The worker-owners should be allowed to use the commons, because they are part of the commons. The worker-owners maintain a common pool of information goods, which must be forbidden to ‘property owners’ to access using wage labour. Thus worker-owners are allowed to be ‘inside’ (‘endogenic’), while ‘property owners’ have to remain outside (‘exogenic’).

Kleiner explains:

A copyfarleft license must allow commons based commercial use while denying the ability to profit by exploiting wage labour.

This goal is not achieved by any other licence, because:

‘Non Commercial’ is not a suitable way to describe the required endogenic/exogenic boundary. Yet, no other commons license exists that provides a suitable legal framework for commons based producers to use.

Thus copyfarleft is the attempt to build two economies by law: A commons based economy and a wage labour based economy.

4. Critique

Dmytri Kleiner’s main error is failing to distinguish between labour-power and work. I am not very familiar with the history of the workers’ movement, but as far as I remember, it was Ferdinand Lassalle who, like Kleiner, demands the ‘undiminished proceeds of labour’ for the workers. As far as I know this was deconstructed by Karl Marx in his ‘Critique of the Gotha Programme’. Again, the term ‘iron law of wages’ originated by Ricardo was shaped and used by Lassalle in order to demand a legal fixing of a kind of a minimum wage.

All in all, despite using some ‘left’ rhetoric, the author merely seems to be geared to a pre-Marxian and bourgeois theory of economics. Nevertheless, he puts his critique of property in a manner which was widespread in the workers’ movement and continued to be so within traditional Marxism: As soon as the means of production are in the hands of the workers, they can dispose of the value including the surplus value themselves and make sure of a just distribution.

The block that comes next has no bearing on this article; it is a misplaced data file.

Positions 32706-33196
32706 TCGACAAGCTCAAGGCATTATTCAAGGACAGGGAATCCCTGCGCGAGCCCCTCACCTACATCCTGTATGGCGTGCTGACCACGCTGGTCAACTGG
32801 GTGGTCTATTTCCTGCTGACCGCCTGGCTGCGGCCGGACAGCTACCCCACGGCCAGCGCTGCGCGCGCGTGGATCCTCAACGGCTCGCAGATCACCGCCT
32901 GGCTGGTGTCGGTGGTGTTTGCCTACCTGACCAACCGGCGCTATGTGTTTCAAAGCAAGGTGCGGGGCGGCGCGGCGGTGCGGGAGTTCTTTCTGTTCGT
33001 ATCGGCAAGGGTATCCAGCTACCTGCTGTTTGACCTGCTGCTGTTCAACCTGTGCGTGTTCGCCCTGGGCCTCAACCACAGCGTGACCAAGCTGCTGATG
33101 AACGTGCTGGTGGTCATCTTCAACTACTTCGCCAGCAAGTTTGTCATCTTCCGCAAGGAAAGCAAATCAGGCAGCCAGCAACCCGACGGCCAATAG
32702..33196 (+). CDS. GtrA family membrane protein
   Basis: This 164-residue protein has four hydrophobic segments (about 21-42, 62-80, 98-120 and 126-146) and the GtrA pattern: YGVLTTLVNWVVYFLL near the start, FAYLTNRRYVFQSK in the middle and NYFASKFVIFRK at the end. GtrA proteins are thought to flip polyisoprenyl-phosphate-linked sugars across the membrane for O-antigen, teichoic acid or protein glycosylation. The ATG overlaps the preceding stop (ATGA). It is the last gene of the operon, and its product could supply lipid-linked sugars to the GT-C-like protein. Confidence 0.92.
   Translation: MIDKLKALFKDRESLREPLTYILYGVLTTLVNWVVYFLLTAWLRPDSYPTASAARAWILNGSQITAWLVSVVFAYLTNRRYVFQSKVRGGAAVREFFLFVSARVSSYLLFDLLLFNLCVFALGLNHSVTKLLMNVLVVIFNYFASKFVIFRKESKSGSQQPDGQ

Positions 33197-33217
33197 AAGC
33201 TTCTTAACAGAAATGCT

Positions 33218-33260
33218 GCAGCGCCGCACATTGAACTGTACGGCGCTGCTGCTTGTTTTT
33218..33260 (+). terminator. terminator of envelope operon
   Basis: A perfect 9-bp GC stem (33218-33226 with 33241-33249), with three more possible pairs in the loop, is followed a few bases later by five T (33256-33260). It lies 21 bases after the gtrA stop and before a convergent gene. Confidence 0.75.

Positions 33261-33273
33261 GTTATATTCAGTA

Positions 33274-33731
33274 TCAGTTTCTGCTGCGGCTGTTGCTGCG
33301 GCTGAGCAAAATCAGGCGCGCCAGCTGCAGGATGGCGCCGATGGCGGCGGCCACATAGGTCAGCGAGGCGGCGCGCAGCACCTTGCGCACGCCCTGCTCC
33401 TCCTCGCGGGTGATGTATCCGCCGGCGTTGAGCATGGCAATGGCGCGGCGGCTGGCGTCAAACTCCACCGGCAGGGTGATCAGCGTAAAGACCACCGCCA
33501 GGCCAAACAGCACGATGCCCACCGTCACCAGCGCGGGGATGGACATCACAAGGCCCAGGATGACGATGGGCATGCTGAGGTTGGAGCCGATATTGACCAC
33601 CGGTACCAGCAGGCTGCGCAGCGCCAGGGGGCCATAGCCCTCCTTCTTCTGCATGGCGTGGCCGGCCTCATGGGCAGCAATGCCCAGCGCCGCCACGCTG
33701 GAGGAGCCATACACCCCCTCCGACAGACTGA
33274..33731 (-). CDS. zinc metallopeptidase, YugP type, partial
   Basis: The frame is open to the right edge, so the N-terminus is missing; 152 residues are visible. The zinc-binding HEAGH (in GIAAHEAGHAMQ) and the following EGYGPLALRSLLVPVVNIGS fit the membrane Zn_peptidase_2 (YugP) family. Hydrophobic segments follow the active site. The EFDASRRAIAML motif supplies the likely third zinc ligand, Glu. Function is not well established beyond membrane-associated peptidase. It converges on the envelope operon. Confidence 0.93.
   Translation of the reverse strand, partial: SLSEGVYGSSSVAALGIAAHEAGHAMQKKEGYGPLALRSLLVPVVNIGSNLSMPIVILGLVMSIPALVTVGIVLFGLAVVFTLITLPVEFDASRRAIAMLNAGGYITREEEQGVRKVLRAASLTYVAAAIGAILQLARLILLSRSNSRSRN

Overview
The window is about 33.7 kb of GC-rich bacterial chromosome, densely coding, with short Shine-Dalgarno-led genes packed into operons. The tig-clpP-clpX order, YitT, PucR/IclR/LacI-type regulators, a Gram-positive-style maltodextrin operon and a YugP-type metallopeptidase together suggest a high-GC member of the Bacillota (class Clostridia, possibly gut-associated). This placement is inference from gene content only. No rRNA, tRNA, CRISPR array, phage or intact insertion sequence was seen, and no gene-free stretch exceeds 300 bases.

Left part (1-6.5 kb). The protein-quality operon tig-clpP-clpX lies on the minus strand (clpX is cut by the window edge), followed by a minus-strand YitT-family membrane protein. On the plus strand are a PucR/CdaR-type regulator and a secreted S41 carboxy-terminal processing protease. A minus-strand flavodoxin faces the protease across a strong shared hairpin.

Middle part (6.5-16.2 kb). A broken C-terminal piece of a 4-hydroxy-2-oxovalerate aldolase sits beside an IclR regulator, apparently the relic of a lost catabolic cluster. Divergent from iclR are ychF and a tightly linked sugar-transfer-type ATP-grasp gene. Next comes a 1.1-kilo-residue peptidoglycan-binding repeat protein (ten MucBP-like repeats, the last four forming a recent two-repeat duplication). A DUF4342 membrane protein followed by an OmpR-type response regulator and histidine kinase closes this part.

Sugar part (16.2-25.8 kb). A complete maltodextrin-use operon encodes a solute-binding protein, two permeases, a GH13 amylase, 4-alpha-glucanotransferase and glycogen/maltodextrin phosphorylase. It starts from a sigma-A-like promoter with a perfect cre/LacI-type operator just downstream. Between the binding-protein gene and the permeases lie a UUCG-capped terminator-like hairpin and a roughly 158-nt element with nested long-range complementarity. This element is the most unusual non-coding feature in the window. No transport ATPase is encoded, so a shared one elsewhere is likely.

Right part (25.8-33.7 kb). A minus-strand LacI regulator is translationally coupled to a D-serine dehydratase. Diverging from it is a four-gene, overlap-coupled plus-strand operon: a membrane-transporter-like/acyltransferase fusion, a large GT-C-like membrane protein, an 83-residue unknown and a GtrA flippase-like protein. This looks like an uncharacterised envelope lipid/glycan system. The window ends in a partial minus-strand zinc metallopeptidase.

Traditionally there were two ways of reaching the goal of workers’ distribution of the means of production and thus of the results of labour: revolution or reform. Both of them aimed at achieving state power, either by a ‘revolution’ or via elections. Kleiner proposes to propel companies gradually toward ‘workers’ property’ bound together by the commons they jointly maintain. The copyfarleft licence is intended to help by providing legal protection.

For me, it is not very interesting to argue about whether the concept of changing the structure of ownership via a licence may be naïve. But it is important to see clearly that Kleiner does not differ from other critics of property: He wants to change the distribution of property, but by no means to address the logic of producing goods in the form of commodities which operates, as it were, over and above any other property regime.

Producing goods in the form of commodities describes the ‘mechanism’ whereby separated private producers – individual or collective ones – have to bring their products to market in order to realise their value. As usual ‘production’ is viewed as something neutral, while solely the distribution of the surplus value (wrongly named ‘rent’) is considered contentious. Below the line this changes nothing.

The same applies to the so-called ‘iron law of wages’. The fact that the wage corresponds to the necessary means of reproduction does not change things. A worker-owned company still has to oversee the marketing of their products as commodities, to keep up in competition, to invest, to cooperate with partners, to outpace competitors – and it can only pay the value of labour-power. Such ‘worker owned’ high tech companies as the ‘Telekommunisten’ have always existed.